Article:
March 2018, Work Truck – Feature
Photo of 2019 Silverado 4500HD courtesy of Chevrolet.
Chevrolet is coming back to the medium-duty market in a big way. Not only has the automaker launched the 2019-model-year Chevrolet Silverado 4500HD and 5500HD, but it didn’t stop there. Hiding in the wings was another truck — the all-new, Class 6 Silverado 6500HD.
“We see a great opportunity for us with this truck. In the six years I’ve been with General Motors Fleet, this is the single biggest launch we’ve had happen in our space,” said Ed Peper, U.S. vice president of GM Fleet. “This has been a hole in our commercial portfolio and we are excited to re-enter the market moving all the way up to Class 6.”
The trucks will now represent GVWs from 15,000 pounds in Class 4 to 22,900 pounds in Class 6.
The new 4500HD, 5500HD, and 6500HD medium-duty trucks expand the already trusted lineup and build on the Silverado nameplate.
“We are leveraging the strength of the Silverado name with the new medium-duty lineup,” said John Schwegman, U.S. director of commercial product for GM Fleet.
The trucks will appeal to a broad vocational focus encompassing landscaping, towing/wrecker, construction, utility, water and gas, the larger side of plumbing, communication, and rental fleets. The new medium-duty trucks are further increasing the payload available in the Silverado lineup.
“We had a number of customers note that a 19,500-pound GVW is great but some of the gas and utility fleets are maxing out on payload,” Schwegman said. “So, we are giving customers an additional 3,000-plus pounds in a Class 6 that isn’t as expensive as competitor models.”
2019 Silverado 6500HD wheelbase and axle specifications courtesy of GM.
The new trucks were designed with customers in mind, including upfitting needs.
“The truck features very durable, one-piece straight frame rails. In addition, we use huck bolts to attach crossmembers to the frame versus rivets on top of the frame used on competitor models, which means the top of our frame is clean. In addition, we will be painting the chassis black for corrosion protection,” Peper said. “From an upfitter standpoint, we offer several wheelbase and cab-to-axle options — seven on the regular cabs and three on the crew cabs. It’s going to be an upfitter’s delight.”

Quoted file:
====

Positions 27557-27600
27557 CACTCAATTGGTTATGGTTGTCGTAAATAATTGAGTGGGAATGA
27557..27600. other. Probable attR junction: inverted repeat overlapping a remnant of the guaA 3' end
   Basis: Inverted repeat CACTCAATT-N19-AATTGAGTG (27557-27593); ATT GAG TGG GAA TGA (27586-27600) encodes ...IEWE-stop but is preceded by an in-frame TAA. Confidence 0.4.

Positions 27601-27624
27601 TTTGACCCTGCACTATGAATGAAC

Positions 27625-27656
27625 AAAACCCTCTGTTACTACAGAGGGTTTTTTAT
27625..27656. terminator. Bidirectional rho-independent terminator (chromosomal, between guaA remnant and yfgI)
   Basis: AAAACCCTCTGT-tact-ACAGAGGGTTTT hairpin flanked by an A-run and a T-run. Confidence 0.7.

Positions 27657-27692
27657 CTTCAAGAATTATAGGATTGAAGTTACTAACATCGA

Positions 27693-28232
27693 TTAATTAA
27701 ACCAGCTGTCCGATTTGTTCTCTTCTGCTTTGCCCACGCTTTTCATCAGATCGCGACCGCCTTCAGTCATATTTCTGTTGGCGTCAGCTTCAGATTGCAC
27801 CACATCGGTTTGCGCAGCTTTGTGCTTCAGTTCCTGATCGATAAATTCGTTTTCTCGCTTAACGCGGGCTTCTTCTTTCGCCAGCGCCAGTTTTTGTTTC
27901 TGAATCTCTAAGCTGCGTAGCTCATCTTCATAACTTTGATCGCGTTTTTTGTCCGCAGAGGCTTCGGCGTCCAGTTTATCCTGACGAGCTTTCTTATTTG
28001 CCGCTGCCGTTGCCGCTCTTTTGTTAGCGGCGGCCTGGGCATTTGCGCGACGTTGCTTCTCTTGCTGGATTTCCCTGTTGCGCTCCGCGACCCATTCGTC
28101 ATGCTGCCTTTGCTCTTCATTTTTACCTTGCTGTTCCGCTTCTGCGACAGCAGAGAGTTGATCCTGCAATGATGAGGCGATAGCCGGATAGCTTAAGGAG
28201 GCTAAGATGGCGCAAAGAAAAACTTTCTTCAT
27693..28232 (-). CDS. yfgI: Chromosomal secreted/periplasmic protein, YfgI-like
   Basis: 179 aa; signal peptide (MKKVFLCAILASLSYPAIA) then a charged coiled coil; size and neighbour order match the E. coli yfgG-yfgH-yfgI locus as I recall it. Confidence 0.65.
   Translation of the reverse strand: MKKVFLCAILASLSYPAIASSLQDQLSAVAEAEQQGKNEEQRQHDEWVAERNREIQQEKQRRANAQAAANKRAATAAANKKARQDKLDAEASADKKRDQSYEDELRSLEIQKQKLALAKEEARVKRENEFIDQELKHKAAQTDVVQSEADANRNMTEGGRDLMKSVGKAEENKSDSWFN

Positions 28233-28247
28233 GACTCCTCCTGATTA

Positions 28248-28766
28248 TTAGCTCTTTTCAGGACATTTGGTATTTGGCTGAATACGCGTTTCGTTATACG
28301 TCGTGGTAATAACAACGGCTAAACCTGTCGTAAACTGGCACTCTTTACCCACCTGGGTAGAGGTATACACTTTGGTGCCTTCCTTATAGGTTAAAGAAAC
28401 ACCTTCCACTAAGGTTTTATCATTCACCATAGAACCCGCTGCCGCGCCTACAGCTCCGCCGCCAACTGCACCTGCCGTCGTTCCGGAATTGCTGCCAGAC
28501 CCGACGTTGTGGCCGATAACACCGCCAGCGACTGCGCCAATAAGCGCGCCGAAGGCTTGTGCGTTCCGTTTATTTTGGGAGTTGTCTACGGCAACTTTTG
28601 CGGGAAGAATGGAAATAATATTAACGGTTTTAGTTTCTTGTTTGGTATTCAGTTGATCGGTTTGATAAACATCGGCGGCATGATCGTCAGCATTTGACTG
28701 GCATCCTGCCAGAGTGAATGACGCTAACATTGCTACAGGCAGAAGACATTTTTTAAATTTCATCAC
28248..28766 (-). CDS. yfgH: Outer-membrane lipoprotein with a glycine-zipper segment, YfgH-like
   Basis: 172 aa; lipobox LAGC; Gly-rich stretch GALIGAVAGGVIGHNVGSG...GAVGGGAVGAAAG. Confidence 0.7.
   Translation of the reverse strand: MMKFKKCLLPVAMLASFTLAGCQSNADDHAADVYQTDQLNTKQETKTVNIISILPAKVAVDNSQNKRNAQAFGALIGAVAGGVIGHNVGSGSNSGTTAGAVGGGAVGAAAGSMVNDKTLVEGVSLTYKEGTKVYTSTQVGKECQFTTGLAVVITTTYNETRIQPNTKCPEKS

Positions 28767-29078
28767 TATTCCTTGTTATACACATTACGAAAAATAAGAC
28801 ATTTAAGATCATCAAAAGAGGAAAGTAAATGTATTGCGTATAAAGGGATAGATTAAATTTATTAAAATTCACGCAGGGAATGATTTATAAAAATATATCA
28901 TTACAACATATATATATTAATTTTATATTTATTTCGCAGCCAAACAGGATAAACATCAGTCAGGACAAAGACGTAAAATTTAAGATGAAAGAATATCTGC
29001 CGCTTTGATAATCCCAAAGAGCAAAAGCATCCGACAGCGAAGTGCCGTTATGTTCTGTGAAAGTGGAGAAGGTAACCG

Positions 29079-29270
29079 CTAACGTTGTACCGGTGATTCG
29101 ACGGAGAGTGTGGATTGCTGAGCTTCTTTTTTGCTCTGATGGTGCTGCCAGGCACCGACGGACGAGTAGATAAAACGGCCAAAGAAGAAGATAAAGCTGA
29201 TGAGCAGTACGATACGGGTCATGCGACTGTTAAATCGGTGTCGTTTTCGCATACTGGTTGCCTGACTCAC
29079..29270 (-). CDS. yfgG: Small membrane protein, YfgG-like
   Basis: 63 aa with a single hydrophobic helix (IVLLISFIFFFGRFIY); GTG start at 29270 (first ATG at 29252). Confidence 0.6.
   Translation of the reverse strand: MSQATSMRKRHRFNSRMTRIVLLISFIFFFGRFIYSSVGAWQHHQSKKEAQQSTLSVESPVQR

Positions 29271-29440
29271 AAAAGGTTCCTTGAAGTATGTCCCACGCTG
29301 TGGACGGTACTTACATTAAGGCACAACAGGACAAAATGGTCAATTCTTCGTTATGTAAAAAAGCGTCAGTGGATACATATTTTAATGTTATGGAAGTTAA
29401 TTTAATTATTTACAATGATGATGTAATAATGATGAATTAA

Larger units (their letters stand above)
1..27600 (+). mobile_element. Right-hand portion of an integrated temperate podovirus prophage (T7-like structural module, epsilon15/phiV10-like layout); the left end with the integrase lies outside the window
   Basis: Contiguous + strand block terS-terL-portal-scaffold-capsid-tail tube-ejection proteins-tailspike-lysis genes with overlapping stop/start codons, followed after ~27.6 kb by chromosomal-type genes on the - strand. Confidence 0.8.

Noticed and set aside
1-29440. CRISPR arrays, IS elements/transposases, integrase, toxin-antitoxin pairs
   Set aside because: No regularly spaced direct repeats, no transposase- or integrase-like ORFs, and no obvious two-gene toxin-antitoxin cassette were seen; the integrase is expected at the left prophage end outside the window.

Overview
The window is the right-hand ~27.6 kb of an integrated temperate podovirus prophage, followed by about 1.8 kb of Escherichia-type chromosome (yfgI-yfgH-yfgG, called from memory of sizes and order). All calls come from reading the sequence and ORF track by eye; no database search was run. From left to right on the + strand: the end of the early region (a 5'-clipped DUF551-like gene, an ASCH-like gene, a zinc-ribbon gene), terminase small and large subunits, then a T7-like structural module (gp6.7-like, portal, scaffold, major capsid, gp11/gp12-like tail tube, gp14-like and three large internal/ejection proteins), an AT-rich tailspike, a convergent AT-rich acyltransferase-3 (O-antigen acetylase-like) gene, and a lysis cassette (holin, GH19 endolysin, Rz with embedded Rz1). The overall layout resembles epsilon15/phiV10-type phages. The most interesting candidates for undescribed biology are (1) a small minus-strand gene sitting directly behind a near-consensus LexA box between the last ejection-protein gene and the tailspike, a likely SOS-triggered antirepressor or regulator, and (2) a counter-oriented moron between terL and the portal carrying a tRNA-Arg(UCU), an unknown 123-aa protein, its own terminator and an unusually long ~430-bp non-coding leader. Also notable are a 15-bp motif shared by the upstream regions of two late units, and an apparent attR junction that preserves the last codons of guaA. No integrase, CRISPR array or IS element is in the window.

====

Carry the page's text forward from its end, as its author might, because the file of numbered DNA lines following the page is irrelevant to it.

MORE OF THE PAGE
GM brought in several big upfitters early in the process to ensure they had the voice of the customer front-and-center in the design of the truck.
“The configurations, cab-to-axle offerings, and selection of features were based on meetings with our dealer advisory board,” Schwegman added. “We talked to select customers on the wrecker and bucket truck side of the business, as well as a few other industries. We made several modifications based on their input along the way.”
According to Peper, the new Silverado trucks will be a great complement to the Chevrolet Low Cab Forward truck, meeting additional fleet needs including access to more rugged terrain.
“The Silverado is a conventional truck. The Low Cab Forward is playing well in more urban, delivery-type settings. Around upward of 80% of the trucks are upfitted as box trucks. The Silverado medium-duty will be able to go where the Low Cab Forward will not,” Peper explained.
You’ll see the Silverado on construction sites, on oil fields, and working power lines as bucket trucks. While the GVWs overlap, the applications have very limited overlap.
Another difference with the new trucks is how they will be sold. “We are going to spend a lot of time training our commercial dealers.